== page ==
The Islamic State of Khorasan or simply ISIS(K) is a branch of Abu Bakr al-Baghdadi’s Islamic State of Iraq and Syria, one of the most savage jihadi outfits. But it remains a shadowy group and little is known of the ISIS (k) leadership.
The group has claimed responsibility for Thursday’s suicide attack near the Kabul airport, which killed 13 US marines as well as over 60 Afghan civilians desperately hoping to escape from a Taliban-controlled Afghanistan.
The ISIS-K was formed in January 2015, at a time when Abu Bakr al-Baghdadi was controlling territory extending from Iraq to Syria. Most of the K group are located in the Nangarhar province of Afghanistan, along the drug smuggling route in and out of Pakistan. The exact numbers of their cadres are not known, but at one time experts say they had around 3,000 fighters. These numbers may swell now as ISIS takes advantage of the chaos now prevailing in Afghanistan.
The ISIS-K has followed in the footsteps of Baghdadi and is among the most violent outfits operating in Afghanistan. Responsible for attacks on Shia’s, on girls schools, wedding halls and beheadings of victims.
Baghdadi at the height of his power was the poster boy of jihadis. He was known for his penchant for beheading victims and posting videos to popularise his misdeeds. The genocide of the Yazidis in Iraq was one of Baghdadi’s infamous acts. Taken sex slaves was another.
Youth across the world flocked to join ISIS and he regarded himself as the head of an Islamic Caliphate. His popularity among the hard-line extremists around the world made ISIS more popular than Al Qaeda and all other jihadi groups.
ISIS-K recruited cadres from both Afghanistan and Pakistan. Many within the outfit are those who felt that the Taliban was not extreme enough. The Taliban has so far not shown much inclination to be part of the worldwide jihadi movement, like either Al Qaeda or ISIS. The Taliban focussed mainly on getting the American and NATO forces out of Afghanistan and targeted the US-supported administration of both Hamdi Karzai and Ashraf Ghani. It is another matter that Karzai now has working relations with the Taliban. But according to reports from Kabul both Karzai and the head of the former high peace council Abdullah-Abdullah have been divested for their personal security by the Taliban and more or less confined to their homes.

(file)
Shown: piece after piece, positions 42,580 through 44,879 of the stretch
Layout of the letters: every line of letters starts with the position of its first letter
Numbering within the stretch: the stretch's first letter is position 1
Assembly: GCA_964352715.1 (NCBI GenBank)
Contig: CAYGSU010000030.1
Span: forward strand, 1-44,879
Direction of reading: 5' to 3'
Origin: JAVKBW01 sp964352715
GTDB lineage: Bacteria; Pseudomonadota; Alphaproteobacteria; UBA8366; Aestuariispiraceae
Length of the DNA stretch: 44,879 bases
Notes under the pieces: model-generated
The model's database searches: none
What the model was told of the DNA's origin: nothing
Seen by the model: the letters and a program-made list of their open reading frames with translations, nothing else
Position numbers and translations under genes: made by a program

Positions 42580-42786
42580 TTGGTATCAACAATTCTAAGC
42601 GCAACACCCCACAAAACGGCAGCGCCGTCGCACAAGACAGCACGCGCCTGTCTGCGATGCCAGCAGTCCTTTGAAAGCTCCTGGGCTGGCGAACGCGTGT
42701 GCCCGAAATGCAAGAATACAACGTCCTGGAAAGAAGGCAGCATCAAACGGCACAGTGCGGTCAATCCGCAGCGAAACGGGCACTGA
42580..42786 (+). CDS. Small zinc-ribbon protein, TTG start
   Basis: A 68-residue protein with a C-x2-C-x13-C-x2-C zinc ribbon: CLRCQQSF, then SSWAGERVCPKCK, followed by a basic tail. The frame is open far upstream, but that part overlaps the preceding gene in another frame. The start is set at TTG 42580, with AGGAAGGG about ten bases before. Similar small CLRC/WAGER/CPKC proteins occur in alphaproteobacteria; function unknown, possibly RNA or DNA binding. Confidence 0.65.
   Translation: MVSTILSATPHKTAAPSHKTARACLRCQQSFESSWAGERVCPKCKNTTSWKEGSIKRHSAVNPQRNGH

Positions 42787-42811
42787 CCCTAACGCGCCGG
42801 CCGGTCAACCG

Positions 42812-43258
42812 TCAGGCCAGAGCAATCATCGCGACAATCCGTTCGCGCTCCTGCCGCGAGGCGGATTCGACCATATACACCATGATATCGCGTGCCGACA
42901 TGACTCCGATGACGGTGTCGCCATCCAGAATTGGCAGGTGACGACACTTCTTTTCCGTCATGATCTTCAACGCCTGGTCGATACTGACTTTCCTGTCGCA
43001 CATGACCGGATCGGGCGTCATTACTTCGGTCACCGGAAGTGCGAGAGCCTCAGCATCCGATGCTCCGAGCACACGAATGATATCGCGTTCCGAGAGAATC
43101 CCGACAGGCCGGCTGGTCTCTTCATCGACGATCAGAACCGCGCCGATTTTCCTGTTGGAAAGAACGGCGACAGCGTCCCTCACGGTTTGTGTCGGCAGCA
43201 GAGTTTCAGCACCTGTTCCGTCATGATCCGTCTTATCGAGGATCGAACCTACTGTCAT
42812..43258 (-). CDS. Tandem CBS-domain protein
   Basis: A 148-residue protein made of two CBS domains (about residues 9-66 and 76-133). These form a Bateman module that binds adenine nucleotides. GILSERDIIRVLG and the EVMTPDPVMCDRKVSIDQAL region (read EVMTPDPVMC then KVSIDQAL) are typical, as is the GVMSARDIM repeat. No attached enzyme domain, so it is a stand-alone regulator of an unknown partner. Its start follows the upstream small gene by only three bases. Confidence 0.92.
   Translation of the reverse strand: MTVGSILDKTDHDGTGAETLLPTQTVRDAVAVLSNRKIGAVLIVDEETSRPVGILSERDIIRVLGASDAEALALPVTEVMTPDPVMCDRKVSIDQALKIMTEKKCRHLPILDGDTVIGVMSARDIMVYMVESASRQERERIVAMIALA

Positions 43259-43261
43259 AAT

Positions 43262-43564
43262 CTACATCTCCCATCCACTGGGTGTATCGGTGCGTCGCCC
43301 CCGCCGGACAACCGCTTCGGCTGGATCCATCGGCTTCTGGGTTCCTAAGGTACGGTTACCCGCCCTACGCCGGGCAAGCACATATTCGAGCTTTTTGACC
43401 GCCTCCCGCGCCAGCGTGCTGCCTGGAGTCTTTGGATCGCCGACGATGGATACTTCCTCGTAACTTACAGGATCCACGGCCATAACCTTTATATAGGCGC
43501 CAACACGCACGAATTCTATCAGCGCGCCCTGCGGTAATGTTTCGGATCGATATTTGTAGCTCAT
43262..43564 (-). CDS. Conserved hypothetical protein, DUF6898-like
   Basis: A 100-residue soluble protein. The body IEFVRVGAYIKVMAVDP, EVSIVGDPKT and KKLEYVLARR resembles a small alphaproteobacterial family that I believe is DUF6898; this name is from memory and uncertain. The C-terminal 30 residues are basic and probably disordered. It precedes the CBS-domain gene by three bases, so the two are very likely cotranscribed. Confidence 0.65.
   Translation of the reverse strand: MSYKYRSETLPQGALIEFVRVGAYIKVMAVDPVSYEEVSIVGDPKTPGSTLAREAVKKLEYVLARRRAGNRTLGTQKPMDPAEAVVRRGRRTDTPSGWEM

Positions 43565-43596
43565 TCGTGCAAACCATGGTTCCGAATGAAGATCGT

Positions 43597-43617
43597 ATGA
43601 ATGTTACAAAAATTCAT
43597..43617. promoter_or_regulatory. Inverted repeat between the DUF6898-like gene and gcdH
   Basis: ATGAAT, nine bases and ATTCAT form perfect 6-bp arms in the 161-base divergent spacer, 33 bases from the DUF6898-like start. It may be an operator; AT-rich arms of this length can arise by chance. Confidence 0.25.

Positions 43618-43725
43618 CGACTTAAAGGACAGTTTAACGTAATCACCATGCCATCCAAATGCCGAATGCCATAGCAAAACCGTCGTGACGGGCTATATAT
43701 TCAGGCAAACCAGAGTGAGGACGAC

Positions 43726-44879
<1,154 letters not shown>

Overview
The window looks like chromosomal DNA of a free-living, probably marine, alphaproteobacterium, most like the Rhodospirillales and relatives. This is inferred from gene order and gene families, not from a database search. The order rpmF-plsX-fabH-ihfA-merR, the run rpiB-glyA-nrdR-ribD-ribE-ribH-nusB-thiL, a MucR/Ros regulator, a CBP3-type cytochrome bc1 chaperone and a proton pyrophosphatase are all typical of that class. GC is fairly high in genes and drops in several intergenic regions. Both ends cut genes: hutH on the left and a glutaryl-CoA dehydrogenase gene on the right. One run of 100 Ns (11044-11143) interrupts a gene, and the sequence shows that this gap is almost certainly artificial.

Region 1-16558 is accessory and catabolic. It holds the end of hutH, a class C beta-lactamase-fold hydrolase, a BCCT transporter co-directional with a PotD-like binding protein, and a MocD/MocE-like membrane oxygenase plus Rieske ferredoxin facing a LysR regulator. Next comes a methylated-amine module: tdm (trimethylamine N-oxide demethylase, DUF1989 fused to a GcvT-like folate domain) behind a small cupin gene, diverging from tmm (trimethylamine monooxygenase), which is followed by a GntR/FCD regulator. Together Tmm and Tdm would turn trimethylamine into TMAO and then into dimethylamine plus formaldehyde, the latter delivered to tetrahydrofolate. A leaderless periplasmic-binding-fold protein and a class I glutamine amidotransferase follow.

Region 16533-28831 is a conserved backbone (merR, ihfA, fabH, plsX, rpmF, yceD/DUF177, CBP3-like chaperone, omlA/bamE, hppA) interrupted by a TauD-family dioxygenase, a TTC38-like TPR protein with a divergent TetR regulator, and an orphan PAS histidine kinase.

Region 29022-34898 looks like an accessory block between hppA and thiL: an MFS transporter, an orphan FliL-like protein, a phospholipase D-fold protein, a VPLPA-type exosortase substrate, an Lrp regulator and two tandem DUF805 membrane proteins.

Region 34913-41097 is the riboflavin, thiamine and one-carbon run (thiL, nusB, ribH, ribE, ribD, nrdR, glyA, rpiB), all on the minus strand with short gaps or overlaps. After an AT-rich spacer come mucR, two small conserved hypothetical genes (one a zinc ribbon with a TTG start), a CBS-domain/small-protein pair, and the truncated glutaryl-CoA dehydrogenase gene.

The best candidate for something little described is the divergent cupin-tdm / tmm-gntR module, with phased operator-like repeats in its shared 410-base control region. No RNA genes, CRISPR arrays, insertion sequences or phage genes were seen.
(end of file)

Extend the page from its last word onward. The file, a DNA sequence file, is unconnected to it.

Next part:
The Taliban and the ISIS-K cadres had fought bitterly in the past. They are rivals but collaborate sometimes as both groups operate in the wider jihadi ecosystem. In this shadowy world groups often come together on certain issues and break away as the occasion demands. This is why it is difficult for outsiders to understand the equation among these various Islamic outfits.
Yesterday’s suicide attack is an embarrassment for the Taliban. Experts say the ISIS-K like the original ISIS of Baghdadi thrives in situations of chaos. After all, Baghdadi flourished during the civil war in Iraq. Likewise, the chaos and confusion in Kabul without a proper government in place is ideal for the ISIS-K.
There is also a chance that the group is hoping to drive a wedge between the Taliban and the US. Attacking US marines is a good way to throw a spanner on the almost cordial ties now between the US and the Taliban. The ISIS-K is bitterly hostile to the Americans and has charged the Taliban for letting down the jihadi movement by signing the peace agreement with the US.
During Karzai and Ashraf Ghani’s respective tenures most of the ISIS and other extremist elements were behind bars. Some 5000 hardcore prisoners were released by the former Afghan government thanks to US pressure, following the signing of the peace deal between the Taliban and the Trump administration last February. Again when the Ghani government crumbled and the Taliban took over prison gates were thrown open in every place which fell to the Taliban. So several ISIS-K activists were released together with the Taliban and other extremist murderers and terrorists. So it is natural for the ISIS-K to now try to show their power and take on the Taliban when necessary.
But there is another twist here. The ISIS-K is said to be close to the Haqqani network which joined the Taliban in 1995. While the founder of the group Jalaluddin Haqqani is no more, his two sons are now important members of the Taliban. The Taliban’s connection with ISIS-K is through the Haqqani’s. The network is also close to Pakistan and was responsible for the suicide attack on the Indian embassy in 2008. New Delhi is concerned that the Haqqani brothers will be used by Pakistan to ensure India’s interests in Afghanistan are rolled back.
The Haqqani’s are in charge of security in Kabul. There are speculations not confirmed that this group may have allowed the ISIS-K terrorists to slip past the barricades guarded by their men. But there are wheels within wheels and a clear picture is yet to emerge. Ends